THURSDAY, May 19 (HealthDay News) -- Although breast cancer may be diagnosed earlier, women with a history of radiation therapy (RT) for Hodgkin's lymphoma (HL) are more likely to have bilateral breast cancer, and die due to other causes, according to a study published online May 16 in the Journal of Clinical Oncology.
Elena B. Elkin, Ph.D., from the Memorial Sloan-Kettering Cancer Center in New York City, and colleagues compared the characteristics and outcomes of breast cancer in women with and without a history of RT for HL. A total of 253 women with breast cancer, diagnosed between 1980 and 2006, who had undergone RT for HL an average of 18 years earlier, were matched by age, race, and year of diagnosis with 741 women with sporadic breast cancer. Patient, tumor, treatment, and clinical outcome data were extracted from medical records.
The investigators found that women treated with RT for HL had an increased risk of metachronous contralateral breast cancer (adjusted hazard ratio [HR], 4.3) and any-cause death (adjusted HR, 1.9). Breast cancer after RT for HL had an increased likelihood of detection by screening, diagnosis at an earlier stage, and being bilateral. The difference in breast cancer-specific mortality between the two groups was not statistically significant.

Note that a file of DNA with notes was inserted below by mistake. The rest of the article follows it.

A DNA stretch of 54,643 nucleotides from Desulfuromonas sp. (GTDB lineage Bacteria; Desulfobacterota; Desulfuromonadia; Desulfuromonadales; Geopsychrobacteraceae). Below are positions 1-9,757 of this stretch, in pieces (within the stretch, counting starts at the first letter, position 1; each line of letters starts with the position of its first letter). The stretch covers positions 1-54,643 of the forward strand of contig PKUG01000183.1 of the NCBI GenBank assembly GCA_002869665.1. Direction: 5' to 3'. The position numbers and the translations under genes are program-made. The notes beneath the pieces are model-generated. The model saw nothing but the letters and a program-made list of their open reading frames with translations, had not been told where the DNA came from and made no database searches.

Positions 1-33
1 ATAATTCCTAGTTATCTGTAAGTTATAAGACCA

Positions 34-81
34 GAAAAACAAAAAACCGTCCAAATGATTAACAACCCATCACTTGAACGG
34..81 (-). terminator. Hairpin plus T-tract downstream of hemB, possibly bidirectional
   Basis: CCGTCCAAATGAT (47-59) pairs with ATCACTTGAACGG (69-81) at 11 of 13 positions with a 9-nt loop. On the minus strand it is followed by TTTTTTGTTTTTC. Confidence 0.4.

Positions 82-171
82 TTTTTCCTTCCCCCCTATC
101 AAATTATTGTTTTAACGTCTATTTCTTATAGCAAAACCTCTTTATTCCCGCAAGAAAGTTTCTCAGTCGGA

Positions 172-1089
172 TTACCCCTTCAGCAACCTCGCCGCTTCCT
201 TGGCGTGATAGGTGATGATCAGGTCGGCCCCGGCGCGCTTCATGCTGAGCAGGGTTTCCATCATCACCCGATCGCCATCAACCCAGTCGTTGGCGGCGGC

"In women with a history of RT for HL, breast cancer is diagnosed at an earlier stage, but these women are at greater risk for bilateral disease and are more likely to die as a result of causes other than breast cancer," the authors write.
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